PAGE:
Robbery offenses are classified as second-degree felonies, which carry already severe fines and jail time, while aggravated robbery offenses are classified as first-degree felonies with even steeper penalties. 

Why is aggravated robbery a felony?

Aggravated robbery is a felony because robberies often end up in serious bodily harm and loss of property. If a person were to commit theft without causing bodily injury or making threats, their crime would be charged as theft instead of robbery, and the charges would be much more lenient. Robbery can therefore be thought of as aggravated theft, and aggravated robbery is an even more serious form of robbery. 

That being said, robberies are situations in which things often spin out of control. Theft can turn into robbery, and robbery into aggravated robbery, in the blink of an eye which can result in even harsher penalties that will be tough to avoid. With that said, what is the minimum sentence for aggravated robbery in Texas?

How long do you go to jail for armed robbery in Texas?

An aggravated robbery sentence will land you a minimum of five years, and up to 99 years, in state prison. 

CrimeChargeFinePrison time
RobberySecond-degree felonyUp to $10,0002 – 20 years in state prison
Aggravated RobberyFirst-degree felonyUp to $10,0005 – 99 years in state prison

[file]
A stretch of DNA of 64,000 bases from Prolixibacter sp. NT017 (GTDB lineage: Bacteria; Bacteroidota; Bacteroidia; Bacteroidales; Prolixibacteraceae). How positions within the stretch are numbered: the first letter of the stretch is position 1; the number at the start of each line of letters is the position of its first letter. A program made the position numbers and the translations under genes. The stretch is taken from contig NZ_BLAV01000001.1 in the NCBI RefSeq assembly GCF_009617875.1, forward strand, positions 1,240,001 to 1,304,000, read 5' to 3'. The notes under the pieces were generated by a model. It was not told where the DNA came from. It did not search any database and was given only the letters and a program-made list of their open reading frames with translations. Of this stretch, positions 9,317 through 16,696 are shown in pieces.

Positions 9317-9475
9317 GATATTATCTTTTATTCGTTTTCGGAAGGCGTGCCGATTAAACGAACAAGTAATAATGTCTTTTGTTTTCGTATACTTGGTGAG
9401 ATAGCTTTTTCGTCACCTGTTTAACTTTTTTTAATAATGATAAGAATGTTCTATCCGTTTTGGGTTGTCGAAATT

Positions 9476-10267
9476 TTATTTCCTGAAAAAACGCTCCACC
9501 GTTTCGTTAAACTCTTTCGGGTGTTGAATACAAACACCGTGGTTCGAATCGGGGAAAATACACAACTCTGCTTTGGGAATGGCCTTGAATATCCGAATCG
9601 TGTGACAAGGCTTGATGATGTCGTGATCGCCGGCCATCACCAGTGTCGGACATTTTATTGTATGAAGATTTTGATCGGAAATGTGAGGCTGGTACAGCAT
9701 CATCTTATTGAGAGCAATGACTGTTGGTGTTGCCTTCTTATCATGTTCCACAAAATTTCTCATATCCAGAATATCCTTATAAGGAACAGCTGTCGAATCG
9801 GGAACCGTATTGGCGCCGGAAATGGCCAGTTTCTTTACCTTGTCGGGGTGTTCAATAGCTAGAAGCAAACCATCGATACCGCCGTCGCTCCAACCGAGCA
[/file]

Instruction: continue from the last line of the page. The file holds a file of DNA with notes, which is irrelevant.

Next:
As you can see, the length of a sentence for either of these convictions can vary significantly. If you’re thinking that these look shockingly steep, it’s because they are. To determine the length of a sentence for armed robbery, the judge will consider a few factors:

  • Criminal history of the defendant
  • Motivation for criminal activity
  • The defendant’s role in the crime, i.e. whether they were merely an accessory
  • The injuries sustained by the victims of the crime

Repeat offenders who perpetrate violent aggravated robberies could be looking at spending the rest of their lives in prison. Depending on the circumstances, an aggravated robbery sentence can be as severe as a capital murder charge in Texas. The justice system does not do business in mistakes or intentions, generally, so it is imperative that you hire the best lawyer that you can find to avoid an aggravated robbery sentence that will change the course of your life.

Keep reading: Texas murder laws

What is the minimum sentence for aggravated robbery in Texas? 

The minimum sentence for aggravated robbery in Texas is five years in state prison, although many offenders do more. The best chance you have at freedom is not being convicted for aggravated robbery, by way of either a “Not Guilty” verdict, or reduction of the charge to robbery or theft. To do that, you’ll need an experienced and talented attorney. 

If you need a dedicated and compassionate attorney for your case, you need Mark Thiessen from Thiessen Law Firm. He may be your best shot at freedom, and in cases like these, you’ll need the best of the best in your corner. Call us at (713) 864-9000 or contact us online for a free consultation.

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Mark Thiessen is an aggressive trial lawyer best known for his devotion to justice for his clients and high rank as a DWI Super Lawyer in Texas.